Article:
Studies were included in this analysis if they had prospectively collected data on perioperative mortality or MACE in adult patients undergoing noncardiac surgery with either preoperative BNP or NT-proBNP measurement. Study authors were contacted to confirm outcomes data, allowing the creation of a 2 × 2 table based on BNP and NT-proBNP levels (normal and elevated) and outcome (mortality or MACE).
Identification of Relevant Studies
We searched MEDLINE (1966–2008) and EMBASE (1996–2008) databases, using the search terms “brain natriuretic peptide,”“b-type natriuretic peptide,”“BNP,”“NT-proBNP,” and “surgery.” Abstracts from the scientific sessions of the American Heart Association, American College of Cardiology, European Society of Cardiology, British Cardiac Society, American Society of Anesthesiology, and European Society of Anaesthesiology (2004–2008) were searched manually, as were the references of individual papers. The last search was performed on June 11, 2008.
One author (Dr. Ryding) performed the electronic and manual searches and listed the trials that were eligible for inclusion in the study. Study selection was initially performed by review of title. Candidate abstracts were then reviewed and selected for data retrieval. Only prospective studies were considered eligible for inclusion. Two authors (Dr. Ryding and Dr. Kumar) independently reviewed each study for quality assessment and extracted data on studies and patient characteristics, as well as outcomes, using standardized extraction forms. Data quality was verified by an additional reviewer (Dr. Worthington), and disagreements were resolved by discussion. Because no standardized quality scoring system exists for quality assessment of observational studies, the components of the quality review were derived largely from the Cochrane quality checklist for prognostic studies.7Studies were assessed for the presence of ten features: type of study, description of patient sample characteristics, description of inclusion and exclusion criteria, potential selection bias, a priori definition of study outcomes, objectivity of outcomes, completeness of follow-up, missing data, evidence of selective reporting of data, and completeness of follow-up.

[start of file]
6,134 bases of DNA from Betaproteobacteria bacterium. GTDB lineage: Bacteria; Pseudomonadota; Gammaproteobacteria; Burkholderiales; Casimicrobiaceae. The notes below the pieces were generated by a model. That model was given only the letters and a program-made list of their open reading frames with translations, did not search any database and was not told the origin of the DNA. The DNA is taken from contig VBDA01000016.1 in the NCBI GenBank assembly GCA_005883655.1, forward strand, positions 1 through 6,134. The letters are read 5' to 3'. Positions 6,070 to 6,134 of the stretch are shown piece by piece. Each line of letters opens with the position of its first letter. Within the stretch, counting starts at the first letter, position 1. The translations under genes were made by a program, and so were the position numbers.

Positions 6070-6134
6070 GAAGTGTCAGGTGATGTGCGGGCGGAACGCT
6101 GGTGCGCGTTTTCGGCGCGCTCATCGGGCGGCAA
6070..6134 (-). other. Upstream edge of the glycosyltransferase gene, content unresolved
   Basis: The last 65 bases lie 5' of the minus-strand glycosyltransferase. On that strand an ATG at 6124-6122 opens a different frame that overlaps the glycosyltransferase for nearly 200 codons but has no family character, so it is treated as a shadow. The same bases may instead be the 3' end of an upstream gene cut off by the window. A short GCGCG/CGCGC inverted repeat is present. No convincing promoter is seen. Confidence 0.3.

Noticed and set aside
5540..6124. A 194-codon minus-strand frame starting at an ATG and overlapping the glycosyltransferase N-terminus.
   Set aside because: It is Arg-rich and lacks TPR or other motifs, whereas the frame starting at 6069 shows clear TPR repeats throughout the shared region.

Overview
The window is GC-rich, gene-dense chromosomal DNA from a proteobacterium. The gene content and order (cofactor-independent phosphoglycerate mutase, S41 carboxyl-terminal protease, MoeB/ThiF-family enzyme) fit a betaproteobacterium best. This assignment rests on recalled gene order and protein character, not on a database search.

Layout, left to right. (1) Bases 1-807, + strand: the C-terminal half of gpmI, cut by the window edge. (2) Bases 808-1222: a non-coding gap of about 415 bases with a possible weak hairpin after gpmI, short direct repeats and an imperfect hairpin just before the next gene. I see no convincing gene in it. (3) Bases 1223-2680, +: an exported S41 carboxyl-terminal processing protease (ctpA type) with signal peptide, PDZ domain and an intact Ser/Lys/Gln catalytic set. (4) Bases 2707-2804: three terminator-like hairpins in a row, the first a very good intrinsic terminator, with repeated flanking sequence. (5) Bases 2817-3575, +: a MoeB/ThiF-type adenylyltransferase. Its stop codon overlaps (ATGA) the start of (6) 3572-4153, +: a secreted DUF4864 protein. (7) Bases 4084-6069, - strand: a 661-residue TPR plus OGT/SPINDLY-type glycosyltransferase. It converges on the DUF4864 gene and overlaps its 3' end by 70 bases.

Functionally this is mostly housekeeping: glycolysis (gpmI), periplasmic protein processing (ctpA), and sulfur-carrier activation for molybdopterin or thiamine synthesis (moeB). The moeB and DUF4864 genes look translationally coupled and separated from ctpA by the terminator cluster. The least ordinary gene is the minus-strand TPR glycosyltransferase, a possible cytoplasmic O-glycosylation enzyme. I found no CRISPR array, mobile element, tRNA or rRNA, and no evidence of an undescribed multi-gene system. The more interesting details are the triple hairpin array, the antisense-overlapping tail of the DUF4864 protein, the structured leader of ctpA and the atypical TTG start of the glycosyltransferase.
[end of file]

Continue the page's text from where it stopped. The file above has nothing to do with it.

For each study, the following individual data were extracted: general data (study design), patients (number of included patients, mean age, gender, type of surgery, β-blocker usage), BNP assays (name of the assay, type of BNP measured [NT-proBNP or BNP], cutoff level, timing of determination, and overall BNP-positive patients), deaths (cardiac or all cause mortality), and MACE among BNP-positive or -negative patients.